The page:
As far as we can see, only a world in which God does not intervene directly is a world in which IMN makes sense. After all, if He performed miracles and answered prayers, these actions would have empirical consequences, and it would only be reasonable for scientists to take these into account. But liberal theologians think that a worthy deity must have a non-interventionist policy. The theological rationale of Diogenes Allen is a good example:
God can never properly be used in scientific accounts, which are formulated in terms of the relations between the members of the universe, because that would reduce God to the status of a creature. According to a Christian conception of God as creator of a universe that is rational through and through, there are no missing relations between the members of nature. If in our study of nature, we run into what seems to be an instance of a connection missing between members of nature, the Christian doctrine of creation implies that we should keep looking for one. (Allen 1989, p. 45)
Allen refers to the theological position which Howard Van Till termed the thesis of “functional integrity”:
In such a Creation there would be no need for God to perform acts of 'special creation' in time because it has no gaps in its developmental economy that would necessitate bridging by extraordinary divine interventions of the sort often postulated by Special Creationism. (Van Till 1996, p. 21)
This theological position safeguards religion from direct confrontations with science, provided that scientists are themselves prepared to honour the same philosophical boundary with rationalizations of their own. On the other side of the theological debate, however, we find IDC proponents like Alvin Plantinga and William Dembski, who dismiss these arguments as half-hearted rationalizations of an untenable retreat of theology. Although we certainly think that the argument of IDC proponents against evolution are ill-conceived, it is difficult not to sympathise with them on this point. As Johnson wrote in an exchange with Van Till about the strictures of IMN:
Effectively, that means that God must be exiled to that shadowy realm before the Big Bang, and He must promise to do nothing thereafter that might cause trouble between theists and the scientific naturalists. (Van Till and Johnson 1993)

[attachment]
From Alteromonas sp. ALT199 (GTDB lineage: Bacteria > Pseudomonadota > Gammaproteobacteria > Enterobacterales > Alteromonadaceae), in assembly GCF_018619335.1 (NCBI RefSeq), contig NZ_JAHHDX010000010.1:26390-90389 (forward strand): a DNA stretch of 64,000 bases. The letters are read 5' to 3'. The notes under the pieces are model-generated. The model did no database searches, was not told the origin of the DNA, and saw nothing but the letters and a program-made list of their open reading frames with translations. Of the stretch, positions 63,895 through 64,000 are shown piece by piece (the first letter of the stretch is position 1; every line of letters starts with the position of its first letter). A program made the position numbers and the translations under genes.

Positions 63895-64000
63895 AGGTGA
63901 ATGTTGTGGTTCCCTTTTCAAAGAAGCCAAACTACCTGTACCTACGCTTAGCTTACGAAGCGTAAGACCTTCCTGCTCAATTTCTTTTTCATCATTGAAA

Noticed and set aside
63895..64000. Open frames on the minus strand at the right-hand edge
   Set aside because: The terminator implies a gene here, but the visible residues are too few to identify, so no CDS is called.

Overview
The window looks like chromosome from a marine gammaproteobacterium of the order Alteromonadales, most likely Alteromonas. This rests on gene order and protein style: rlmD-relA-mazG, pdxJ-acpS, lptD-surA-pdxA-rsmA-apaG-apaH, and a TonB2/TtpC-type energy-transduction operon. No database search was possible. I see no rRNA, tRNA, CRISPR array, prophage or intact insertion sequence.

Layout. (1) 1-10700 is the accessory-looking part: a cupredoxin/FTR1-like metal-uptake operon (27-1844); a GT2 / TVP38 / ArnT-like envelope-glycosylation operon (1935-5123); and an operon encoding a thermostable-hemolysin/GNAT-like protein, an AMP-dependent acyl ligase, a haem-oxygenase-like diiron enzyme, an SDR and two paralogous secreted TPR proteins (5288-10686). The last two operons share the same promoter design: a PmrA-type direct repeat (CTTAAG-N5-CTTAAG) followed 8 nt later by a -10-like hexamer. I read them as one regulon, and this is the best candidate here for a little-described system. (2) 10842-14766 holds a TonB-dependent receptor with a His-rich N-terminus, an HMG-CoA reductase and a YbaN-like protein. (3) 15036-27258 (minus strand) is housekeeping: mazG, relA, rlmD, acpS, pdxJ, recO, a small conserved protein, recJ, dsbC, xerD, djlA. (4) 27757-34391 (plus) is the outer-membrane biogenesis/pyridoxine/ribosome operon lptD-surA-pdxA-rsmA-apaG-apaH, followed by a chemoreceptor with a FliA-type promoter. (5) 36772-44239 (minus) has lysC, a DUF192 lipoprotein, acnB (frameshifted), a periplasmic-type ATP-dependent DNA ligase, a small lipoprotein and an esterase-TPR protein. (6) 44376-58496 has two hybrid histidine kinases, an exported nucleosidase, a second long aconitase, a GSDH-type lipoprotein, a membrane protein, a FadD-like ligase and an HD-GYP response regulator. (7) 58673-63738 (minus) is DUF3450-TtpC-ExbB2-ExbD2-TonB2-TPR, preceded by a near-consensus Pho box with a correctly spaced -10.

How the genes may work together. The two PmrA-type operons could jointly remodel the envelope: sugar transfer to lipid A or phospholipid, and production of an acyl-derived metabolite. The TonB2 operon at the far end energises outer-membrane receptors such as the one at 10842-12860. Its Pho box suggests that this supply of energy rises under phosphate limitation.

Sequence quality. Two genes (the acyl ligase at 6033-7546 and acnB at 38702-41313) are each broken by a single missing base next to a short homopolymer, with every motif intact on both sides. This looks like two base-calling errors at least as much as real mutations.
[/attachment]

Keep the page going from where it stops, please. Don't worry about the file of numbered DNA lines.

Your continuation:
According to Dembski, the thesis of the self-sufficiency of nature “artificially constricts the range of things God may ordain.” (Dembski 1999, p. 64; see also Plantinga 2001). Liberal theologians, however, think that the idea of direct interventions by God in the course of nature is equivalent to the God of the gaps theology. This theological view postulates divine action in those aspects of reality which science has left unexplained. Many theologians find the idea unacceptable, because it would reduce God’s action only to particular aspects of reality, which science might be able to explain later on. However, Plantinga among other defenders of IDC has pointed out that believing in divine intervention does not commit one to the ‘God of the gaps’ theology at all, a position which he himself forcefully dismisses as an “anemic and watered-down semideism” (Plantinga 2001, p. 350). One can still perfectly maintain, as Plantinga does, that God constantly and directly sustains the whole of his creation, natural laws included.
Why, then, is the idea of God of the gaps theology used as a red herring in the context of IMN, and why do theologians like McMullin, Van Till and Allen accept this retreat of God into the “shadowy realm before the Big Bang”? We think it suggests a different explanation: theological defenders of IMN seem to be aware, unlike Plantinga and the IDC proponents, that appealing to supernatural explanations in the face of unsolved scientific problems has always been premature, and that science has steadily made progress on problems that were for a long time deemed unsolvable. From their perspective, pursuing arguments like ‘irreducible complexity’ is a guaranteed dead-end for theology. Because they do not share Plantinga’s misconceptions about evolutionary theory, they do realise that the scientific evidence for evolution by natural selection is overwhelming. If science has failed to uncover any evidence of a supernatural Creator of the universe, what better solution than to pretend that it simply has no bearing on the supernatural at all? In this light, it is not surprising that some theologians have tried to reach a mutual understanding with those scientists who, for their part, have no intention to tread on the domain of metaphysics. Faced with a pending defeat, liberal theologians have simply opted for a draw.